Friese says that, although there have been no inquiries or requests for the naloxone kits, he’s hopeful the provincial prescription requirement will be removed soon to make them even more accessible.

“We know there will be people who choose to use street drugs or use fentanyl directly, and in those situations we want people to be as safe as possible,” Friese says. “If Alberta follows Health Canada's lead—and we hope they will—it could allow the university to then expand its response program to provide naloxone kits to first responders, family members of users and others to ensure the safety of individuals who experience a fentanyl overdose.”

“I’d say naloxone is the best part of the provincial response, but it can’t be overstated that naloxone is not a treatment for addiction.”

As far as other aspects of a public health response to fentanyl, Virani says Alberta and Canada have some way to go.

“I’d say naloxone is the best part of the provincial response, but it can’t be overstated that naloxone is not a treatment for addiction,” he says. “"Mayor Don Iveson characterized harm reduction as an off-ramp for people who have substance use conditions, and I think that's a good analogy. We need those off-ramps for people in Alberta who need and want a way out of their problem, and we don't have treatment available if and when they're ready for it.”

Evidence-based harm reduction interventions such as safe drug consumption sites and medication-assisted treatment for opiate addiction seem to be gaining support in the province. A recent poll conducted by Postmedia showed that 44 per cent of respondents in Edmonton supported the idea of safe drug consumption sites, whereas only 26 per cent disapproved.

No demographic spared

Virani says part of the resistance to safe consumption sites may be based in a misunderstanding of who drug users are and the best ways to help them.

“I think one of the assumptions people make is that people with drug use problems are not like you and me. In my practice, and as anybody who has seen a patient with substance use disorder will know, there is really no demographic that is spared from substance use conditions,” Virani says.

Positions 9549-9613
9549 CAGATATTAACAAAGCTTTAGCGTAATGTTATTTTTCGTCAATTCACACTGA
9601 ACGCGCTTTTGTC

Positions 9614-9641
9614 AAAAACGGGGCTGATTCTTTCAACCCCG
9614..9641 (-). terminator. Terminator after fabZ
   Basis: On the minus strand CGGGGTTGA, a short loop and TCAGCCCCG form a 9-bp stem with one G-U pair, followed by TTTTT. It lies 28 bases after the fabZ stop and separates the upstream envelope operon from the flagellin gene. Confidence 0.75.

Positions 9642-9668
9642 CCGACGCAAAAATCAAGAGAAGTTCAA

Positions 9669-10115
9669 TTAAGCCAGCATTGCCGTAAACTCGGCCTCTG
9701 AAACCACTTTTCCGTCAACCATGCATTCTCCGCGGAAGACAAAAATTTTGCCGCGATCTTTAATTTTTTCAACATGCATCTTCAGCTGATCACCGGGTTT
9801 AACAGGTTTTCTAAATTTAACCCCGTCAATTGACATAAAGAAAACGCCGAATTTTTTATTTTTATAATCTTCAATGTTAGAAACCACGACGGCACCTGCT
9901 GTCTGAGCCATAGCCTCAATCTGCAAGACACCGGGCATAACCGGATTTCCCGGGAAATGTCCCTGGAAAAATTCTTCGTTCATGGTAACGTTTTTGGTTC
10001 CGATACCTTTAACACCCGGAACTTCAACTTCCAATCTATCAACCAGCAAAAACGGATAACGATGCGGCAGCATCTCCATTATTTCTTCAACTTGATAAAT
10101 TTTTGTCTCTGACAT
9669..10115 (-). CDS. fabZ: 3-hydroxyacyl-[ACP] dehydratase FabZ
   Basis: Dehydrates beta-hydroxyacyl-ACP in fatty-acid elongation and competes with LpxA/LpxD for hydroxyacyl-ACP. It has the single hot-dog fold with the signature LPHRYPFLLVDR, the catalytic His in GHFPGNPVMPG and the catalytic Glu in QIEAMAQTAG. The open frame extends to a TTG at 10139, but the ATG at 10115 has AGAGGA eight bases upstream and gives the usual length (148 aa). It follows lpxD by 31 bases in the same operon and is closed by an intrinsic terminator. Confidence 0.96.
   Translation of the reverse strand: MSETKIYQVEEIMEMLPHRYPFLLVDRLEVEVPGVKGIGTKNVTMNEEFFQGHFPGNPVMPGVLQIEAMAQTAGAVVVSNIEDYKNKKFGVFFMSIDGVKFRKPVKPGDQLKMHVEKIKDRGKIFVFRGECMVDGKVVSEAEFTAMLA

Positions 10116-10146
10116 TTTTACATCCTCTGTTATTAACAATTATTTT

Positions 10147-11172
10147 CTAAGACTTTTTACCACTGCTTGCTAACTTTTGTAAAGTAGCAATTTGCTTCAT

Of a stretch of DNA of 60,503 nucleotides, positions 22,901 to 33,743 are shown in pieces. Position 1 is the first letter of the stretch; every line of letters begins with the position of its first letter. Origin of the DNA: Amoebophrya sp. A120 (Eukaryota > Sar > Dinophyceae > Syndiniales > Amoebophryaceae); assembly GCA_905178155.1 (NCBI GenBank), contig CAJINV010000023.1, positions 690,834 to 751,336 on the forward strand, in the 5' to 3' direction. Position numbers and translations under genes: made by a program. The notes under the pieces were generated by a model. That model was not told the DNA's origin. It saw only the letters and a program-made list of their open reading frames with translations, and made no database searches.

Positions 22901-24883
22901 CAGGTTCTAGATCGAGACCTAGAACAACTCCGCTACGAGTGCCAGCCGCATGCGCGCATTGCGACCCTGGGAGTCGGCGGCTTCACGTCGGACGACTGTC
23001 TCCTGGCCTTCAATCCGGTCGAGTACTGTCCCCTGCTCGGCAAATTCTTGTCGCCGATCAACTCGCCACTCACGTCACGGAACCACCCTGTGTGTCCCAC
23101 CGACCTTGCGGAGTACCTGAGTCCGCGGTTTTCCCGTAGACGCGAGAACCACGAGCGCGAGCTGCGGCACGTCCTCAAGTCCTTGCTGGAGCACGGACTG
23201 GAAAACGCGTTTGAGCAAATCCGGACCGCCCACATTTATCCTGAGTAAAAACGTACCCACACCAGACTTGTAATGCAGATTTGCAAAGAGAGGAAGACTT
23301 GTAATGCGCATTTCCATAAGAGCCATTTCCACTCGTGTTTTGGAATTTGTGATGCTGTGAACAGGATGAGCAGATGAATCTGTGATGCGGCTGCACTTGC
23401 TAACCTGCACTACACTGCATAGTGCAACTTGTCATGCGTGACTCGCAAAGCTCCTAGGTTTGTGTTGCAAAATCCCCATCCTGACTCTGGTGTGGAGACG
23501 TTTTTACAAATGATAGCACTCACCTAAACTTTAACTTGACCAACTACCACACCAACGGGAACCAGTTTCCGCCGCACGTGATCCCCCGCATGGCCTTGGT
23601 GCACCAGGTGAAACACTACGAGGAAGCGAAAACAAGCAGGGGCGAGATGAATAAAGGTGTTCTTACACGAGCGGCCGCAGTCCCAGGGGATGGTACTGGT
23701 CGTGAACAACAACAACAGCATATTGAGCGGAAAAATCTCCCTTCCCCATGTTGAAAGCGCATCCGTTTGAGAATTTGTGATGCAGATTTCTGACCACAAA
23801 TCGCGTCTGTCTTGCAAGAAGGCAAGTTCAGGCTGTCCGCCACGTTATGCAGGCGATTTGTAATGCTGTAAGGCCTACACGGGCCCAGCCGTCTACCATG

“If you look at your circle of people in a university environment, one of them is struggling with a substance use condition. And while they might not be ready to get definitive evidence-based curative treatment, they might be willing to use in a place where they’re less likely to die, and that gives them a chance at treatment when they’re prepared. It’s not trying to sell that the intervention is a good one—it is, the evidence is solid—but I think what needs to happen is for people to get in touch with values that are very much Canadian that tell us there is really no other choice, when someone is struggling, that we provide a compassionate avenue toward help, and that’s what a safe drug consumption site is.”

Virani also endorses medication-assisted treatment for addiction. He has been critical of the Alberta government’s recent pledge to increase the number of detox beds as a response to the fentanyl crisis, noting that abstinence-based interventions can actually be dangerous for people with opiate addictions given the possibility of post-treatment relapse and the perils of diminished tolerance. Meeting people with addictions where they are in their recovery journey is the first principle of harm reduction, Virani says, and the province needs to heed the evidence of what works in treating substance use conditions.

“Until we can really offer harm reduction as a way into the health system for people who otherwise wouldn’t access it, and have evidence-based, safe and effective care for those patients when they want to move further along in recovery, we’re not going to do well.”

Learn more about fentanyl

Information and resources are available through University Wellness Services: